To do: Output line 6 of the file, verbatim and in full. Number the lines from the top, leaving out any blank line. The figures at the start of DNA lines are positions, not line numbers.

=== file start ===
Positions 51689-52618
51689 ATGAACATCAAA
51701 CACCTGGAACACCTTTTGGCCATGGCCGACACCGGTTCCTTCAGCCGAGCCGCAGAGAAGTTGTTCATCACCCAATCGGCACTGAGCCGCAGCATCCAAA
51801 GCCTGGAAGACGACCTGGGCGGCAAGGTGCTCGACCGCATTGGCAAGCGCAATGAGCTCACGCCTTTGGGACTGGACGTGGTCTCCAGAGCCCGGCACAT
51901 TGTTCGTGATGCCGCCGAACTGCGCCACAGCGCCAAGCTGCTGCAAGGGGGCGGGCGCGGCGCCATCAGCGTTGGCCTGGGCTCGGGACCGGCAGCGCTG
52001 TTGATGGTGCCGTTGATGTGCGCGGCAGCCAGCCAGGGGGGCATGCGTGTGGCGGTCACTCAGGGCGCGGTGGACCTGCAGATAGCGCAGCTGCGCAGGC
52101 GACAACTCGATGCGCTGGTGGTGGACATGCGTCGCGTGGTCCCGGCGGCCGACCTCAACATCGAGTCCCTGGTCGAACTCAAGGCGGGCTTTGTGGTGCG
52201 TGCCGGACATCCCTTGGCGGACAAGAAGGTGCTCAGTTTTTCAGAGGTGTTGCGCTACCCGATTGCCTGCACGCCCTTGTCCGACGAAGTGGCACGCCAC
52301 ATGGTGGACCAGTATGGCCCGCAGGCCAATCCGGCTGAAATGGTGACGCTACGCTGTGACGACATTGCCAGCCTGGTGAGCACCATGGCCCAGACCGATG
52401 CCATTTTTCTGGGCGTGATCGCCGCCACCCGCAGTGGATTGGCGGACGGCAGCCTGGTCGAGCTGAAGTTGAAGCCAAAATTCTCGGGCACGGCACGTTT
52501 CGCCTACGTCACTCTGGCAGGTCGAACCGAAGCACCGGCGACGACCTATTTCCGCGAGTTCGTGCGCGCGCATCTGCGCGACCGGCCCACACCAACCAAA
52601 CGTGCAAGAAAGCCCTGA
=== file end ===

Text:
52001 TTGATGGTGCCGTTGATGTGCGCGGCAGCCAGCCAGGGGGGCATGCGTGTGGCGGTCACTCAGGGCGCGGTGGACCTGCAGATAGCGCAGCTGCGCAGGC